Page:The Wheel of Time, Collaboration, Owen Wingrave (New York, Harper & Brothers, 1893).djvu/68

From Wikisource
Jump to navigation Jump to search
This page has been validated.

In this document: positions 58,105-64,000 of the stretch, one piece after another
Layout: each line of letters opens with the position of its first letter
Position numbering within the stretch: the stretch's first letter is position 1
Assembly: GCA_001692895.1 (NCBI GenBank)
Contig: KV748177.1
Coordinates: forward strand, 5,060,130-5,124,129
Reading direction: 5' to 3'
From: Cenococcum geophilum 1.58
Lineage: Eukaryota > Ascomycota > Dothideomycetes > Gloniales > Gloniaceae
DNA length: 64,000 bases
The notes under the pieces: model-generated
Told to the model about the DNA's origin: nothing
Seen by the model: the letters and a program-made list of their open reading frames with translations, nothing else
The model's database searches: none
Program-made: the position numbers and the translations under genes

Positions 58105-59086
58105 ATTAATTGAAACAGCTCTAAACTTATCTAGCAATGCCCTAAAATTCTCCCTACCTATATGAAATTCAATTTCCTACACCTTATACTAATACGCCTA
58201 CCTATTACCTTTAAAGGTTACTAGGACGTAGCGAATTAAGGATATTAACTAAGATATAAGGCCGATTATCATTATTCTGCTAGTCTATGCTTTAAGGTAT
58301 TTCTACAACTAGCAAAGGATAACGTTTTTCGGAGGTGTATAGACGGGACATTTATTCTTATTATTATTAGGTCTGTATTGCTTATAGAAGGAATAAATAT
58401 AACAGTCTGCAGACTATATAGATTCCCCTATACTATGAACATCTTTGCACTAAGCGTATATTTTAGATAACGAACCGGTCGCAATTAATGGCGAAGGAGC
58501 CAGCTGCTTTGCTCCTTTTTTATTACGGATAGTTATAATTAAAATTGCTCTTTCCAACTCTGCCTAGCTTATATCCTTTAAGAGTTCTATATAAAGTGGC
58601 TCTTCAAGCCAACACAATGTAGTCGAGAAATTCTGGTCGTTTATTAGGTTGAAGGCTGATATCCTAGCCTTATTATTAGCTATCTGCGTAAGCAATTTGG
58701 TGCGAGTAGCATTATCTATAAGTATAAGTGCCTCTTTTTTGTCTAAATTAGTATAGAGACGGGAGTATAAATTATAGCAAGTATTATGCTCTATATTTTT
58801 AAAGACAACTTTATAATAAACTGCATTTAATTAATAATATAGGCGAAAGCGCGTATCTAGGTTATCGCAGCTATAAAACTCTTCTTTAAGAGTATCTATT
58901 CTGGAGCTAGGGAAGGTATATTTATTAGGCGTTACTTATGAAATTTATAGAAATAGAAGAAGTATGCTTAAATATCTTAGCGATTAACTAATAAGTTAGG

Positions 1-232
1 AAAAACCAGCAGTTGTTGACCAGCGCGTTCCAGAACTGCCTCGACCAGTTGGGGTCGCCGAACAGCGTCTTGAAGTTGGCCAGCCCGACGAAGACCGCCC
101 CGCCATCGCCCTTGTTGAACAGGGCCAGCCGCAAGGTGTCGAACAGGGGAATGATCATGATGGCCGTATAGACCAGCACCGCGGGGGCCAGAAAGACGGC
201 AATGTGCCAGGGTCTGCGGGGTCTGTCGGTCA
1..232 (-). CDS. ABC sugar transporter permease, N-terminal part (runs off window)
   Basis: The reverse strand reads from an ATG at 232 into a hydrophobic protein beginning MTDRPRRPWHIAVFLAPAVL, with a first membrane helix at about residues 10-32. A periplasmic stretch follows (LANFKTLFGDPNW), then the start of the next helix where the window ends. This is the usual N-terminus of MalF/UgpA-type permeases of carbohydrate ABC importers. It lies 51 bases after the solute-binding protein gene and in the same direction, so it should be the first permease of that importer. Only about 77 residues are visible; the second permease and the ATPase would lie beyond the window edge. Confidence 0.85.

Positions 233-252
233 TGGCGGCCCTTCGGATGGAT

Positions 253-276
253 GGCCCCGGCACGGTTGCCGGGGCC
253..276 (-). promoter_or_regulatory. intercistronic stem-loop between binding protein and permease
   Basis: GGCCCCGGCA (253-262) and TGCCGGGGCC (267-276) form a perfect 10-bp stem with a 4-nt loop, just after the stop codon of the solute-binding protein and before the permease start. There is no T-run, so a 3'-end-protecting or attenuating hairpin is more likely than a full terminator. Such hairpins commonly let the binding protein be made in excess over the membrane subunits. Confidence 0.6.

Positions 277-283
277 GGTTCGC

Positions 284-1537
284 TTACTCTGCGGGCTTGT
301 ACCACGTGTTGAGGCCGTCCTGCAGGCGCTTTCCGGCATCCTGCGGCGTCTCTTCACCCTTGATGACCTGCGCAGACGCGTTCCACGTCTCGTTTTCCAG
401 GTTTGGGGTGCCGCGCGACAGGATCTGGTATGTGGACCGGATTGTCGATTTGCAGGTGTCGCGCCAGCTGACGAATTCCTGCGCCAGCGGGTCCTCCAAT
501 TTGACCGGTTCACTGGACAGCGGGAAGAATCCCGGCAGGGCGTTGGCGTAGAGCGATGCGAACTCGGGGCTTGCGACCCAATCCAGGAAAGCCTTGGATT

ripe bloom, the fine irregularity of her features. To put his finger on the identity would make him feel better. Some of the facts of the girl's crooked face were still there—conventional beauty was absent; but the proportions and relations had changed, and the expression and the spirit; she had accepted herself or ceased to care—had found oblivion and activity and appreciation. What Maurice mainly discovered, however, in this intenser observation was an attitude of hospitality towards himself which immediately effaced the presumption of "triumph." Vulgar vanity was far from her, and the grossness of watching her effect upoji him; she was watching only the lost vision that had come back, the joy that, if for a single hour, she had found again. She herself had no measure of the alteration that struck him, and there was no substitution for her in the face that her deep eyes seemed to brush with their hovering. Presently they were talking like old friends, and before long each was in possession of the principal facts concerning the other. Many things had come and gone, and the